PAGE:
Pharmacists will likely encounter increased demand for the influenza vaccine during the 2020-2021 flu season because of the widely recognized value of this preventive health measure, and the anticipated continued circulation of the severe acute respiratory syndrome coronavirus 2.
Pharmacists will likely encounter increased demand for the influenza vaccine during the 2020-2021 influenza season because of the widely recognized value of this preventive health measure and the anticipated continued circulation of the severe acute respiratory syndrome coronavirus 2 (SARS-CoV-2).1 This will contribute to an increased awareness of, and desire for, individuals to become immunized for protection, and allow providers to advocate immunization for those without contraindications to the available influenza vaccines.1,2 It is probable that the current global pandemic will result in new misperceptions and resurrect age-old questions that pharmacists should prepare to address, some of which will be explored next. The enhancement of vaccination rates in the United States may help to reduce the trajectory of illness and complications associated with influenza.
HOW TO PREPARE FOR CORRECTING MISCONCEPTIONS ABOUT COVID-19
The current outbreak of SARS-CoV-2 and its collateral effects are likely to persist into at least the fall, with health experts concerned over potential overlap with influenza or resurgence during peak influenza activity this upcoming winter.2,3 Pharmacists advocating influenza vaccination for preventive health should anticipate and be prepared for questions about the relationship between receiving the influenza vaccine and protection against coronavirus disease 2019 (COVID-19).4 Importantly, although there is much interest in the development of a vaccine against COVID- 19, it is worth explaining to patients that vaccination with the seasonal influenza vaccine will not confer protection against COVID-19.4 Similarly, a question raised during the 2019-2020 influenza season was whether receipt of the influenza vaccine would increase an individual’s chance of contracting COVID- 19. According to the CDC, there is no evidence that the influenza vaccine will increase susceptibility to SARS-CoV-2, and both of these issues should be addressed with education to allay concerns of the fearful patient.4 Reiterating the need to receive the influenza vaccine because of the potential risk of coinfection with COVID-19 during this upcoming season will be a critical education point, as concomitant infection with influenza and COVID-19 may be possible.2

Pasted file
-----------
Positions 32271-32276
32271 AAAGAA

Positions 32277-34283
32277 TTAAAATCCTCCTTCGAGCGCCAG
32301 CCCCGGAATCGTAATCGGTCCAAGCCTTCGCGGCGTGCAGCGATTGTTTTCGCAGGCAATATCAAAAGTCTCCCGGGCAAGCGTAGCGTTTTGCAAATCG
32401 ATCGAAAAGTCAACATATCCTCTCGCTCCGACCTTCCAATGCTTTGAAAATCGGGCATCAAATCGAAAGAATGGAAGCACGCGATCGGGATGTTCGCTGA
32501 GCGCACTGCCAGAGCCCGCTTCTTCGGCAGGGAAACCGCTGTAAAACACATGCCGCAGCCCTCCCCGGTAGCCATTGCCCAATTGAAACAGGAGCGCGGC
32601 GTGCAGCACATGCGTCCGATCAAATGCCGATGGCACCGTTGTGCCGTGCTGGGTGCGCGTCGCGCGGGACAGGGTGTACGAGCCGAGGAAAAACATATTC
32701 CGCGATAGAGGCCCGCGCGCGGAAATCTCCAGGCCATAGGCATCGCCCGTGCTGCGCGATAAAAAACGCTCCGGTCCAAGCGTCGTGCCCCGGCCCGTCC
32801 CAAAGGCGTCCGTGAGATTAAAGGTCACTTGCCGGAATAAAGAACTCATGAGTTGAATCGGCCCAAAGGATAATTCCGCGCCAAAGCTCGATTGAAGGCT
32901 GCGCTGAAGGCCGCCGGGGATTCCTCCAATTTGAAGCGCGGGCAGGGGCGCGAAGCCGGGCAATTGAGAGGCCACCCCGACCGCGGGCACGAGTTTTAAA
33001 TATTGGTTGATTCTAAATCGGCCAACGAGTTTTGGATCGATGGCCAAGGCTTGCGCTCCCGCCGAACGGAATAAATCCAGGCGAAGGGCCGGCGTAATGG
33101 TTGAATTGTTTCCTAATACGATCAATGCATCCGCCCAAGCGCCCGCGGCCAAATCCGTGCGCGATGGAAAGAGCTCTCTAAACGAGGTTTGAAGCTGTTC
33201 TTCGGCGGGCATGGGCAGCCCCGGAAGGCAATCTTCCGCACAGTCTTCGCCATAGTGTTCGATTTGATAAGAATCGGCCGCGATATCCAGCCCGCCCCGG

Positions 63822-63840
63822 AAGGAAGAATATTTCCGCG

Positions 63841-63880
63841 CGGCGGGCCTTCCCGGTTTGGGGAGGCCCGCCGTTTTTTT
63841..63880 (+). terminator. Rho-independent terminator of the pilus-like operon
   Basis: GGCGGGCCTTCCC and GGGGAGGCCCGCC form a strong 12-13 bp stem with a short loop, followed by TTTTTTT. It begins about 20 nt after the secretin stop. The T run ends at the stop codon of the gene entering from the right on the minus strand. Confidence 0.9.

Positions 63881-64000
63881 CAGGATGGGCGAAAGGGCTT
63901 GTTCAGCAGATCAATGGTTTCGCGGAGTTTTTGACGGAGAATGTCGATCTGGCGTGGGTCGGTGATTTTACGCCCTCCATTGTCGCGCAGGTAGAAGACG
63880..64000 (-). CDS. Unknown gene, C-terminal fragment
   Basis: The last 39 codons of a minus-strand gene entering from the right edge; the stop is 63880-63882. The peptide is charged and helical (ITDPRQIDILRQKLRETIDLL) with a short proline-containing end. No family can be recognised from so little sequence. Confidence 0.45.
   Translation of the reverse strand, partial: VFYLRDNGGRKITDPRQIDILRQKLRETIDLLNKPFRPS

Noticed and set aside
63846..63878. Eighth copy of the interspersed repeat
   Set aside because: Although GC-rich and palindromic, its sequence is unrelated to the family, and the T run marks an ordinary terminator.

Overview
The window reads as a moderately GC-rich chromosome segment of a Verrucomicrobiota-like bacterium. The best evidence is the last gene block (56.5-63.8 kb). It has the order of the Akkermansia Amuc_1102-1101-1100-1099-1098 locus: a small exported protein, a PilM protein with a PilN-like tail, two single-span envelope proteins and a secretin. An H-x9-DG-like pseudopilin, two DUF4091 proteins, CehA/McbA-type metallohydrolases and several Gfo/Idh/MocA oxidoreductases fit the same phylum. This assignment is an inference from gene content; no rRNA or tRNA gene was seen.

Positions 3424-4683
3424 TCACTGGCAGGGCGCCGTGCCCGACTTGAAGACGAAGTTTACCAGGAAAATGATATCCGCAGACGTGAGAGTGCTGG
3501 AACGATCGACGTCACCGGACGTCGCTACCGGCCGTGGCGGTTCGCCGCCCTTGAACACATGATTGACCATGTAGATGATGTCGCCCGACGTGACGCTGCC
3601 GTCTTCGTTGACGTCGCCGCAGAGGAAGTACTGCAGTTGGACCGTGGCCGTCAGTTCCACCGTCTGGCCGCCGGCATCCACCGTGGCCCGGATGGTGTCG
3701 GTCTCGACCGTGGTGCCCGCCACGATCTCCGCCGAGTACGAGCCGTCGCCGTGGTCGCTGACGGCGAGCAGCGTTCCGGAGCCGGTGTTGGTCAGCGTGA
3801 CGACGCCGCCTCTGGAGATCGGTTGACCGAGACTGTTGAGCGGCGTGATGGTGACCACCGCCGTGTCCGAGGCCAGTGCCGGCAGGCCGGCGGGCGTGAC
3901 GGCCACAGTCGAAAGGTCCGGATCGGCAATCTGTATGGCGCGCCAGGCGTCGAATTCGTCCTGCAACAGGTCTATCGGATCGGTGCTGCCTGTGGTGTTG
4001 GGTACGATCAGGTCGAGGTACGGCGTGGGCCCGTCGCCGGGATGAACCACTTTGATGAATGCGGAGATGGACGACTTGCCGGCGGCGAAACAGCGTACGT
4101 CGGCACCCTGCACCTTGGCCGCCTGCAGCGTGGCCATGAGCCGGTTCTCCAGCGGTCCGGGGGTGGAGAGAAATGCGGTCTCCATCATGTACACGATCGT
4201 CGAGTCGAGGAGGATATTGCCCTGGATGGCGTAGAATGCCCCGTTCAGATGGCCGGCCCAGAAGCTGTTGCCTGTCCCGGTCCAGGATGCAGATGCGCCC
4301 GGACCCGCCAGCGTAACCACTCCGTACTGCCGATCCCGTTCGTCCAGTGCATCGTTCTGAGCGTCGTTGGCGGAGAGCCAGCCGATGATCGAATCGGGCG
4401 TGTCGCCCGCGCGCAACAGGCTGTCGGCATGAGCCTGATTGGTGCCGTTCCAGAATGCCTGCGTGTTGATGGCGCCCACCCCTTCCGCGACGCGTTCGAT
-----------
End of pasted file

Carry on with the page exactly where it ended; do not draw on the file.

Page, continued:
Pharmacists are additionally likely to need to triage symptomatic patients, and help individuals discern symptoms of influenza from COVID-19, allergies, or other upper respiratory ailments (see “Influenza in the Time of COVID-19: What Pharmacists Need to Know” on page 4).2 The most common overlapping symptoms are common clinical manifestations of COVID-19 and seasonal influenza infection such as cough, fever, and shortness of breath.2 These symptoms may overlap and make differentiation based on symptoms difficult in the absence of testing.2 Finally, if there is a breakthrough in COVID-19 vaccine development, the vaccine’s availability should not interrupt the receipt of the seasonal influenza vaccine.5 It will be important for health care providers to reinforce the need for the influenza vaccine and ensure patients aren’t selectively choosing immunization with one vaccine over the other.
Other perennial influenza vaccine concerns and myths should also be anticipated, including addressing those individuals touting evidence of influenza viral illness after immunization or attributed to immunization with the influenza vaccine or those refuting the need for annual influenza vaccination due to perceived long-lasting protection.6 Strategies for addressing these common concerns and counseling points for educating patients on these and other common influenza vaccine misperceptions are included in table 1.6
FLATTENING THE CURVE
Although “flattening the curve” is a novel phrase coined during the current COVID-19 pandemic,7 administration of annual influenza vaccinations has been “flattening the curve” on influenza vaccine illnesses, medical visits, and hospitalizations for essentially as long as these vaccines have existed (figure).8 According to CDC mathematic modeling data from 2017 to 2018 on estimates of the burden of influenza illness in the United States, influenza vaccination during this time prevented 6.2 million illnesses, 3.2 million medical visits, 91,000 hospitalizations, and 5,700 deaths. This underscores not only the importance of this protective intervention on reducing the impact of influenza illness on the health care system but also how significant an impact influenza vaccination efforts have on public health.9
Regardless of what the upcoming fall and winter months will bring, circulation of SARS-CoV-2 has brought to light the importance of infection control measures—self-isolating when sick or symptomatic, maintaining social distancing, not touching one’s face, good hand hygiene practices, covering coughs and sneezes, and other infection control measures—and these are likely to persist for the foreseeable future.10 Furthermore, it is probable that these practices will have a mitigating effect on the spread of not only COVID-19, but on influenza and other viral illnesses as well.10 Practice-based resources to help pharmacists prepare to address concerns related to COVID-19 and influenza are included in table 2. It is critical that pharmacists continue to advocate for all possible behaviors to reduce illness. Influenza vaccination represents a critical aspect of that conversation.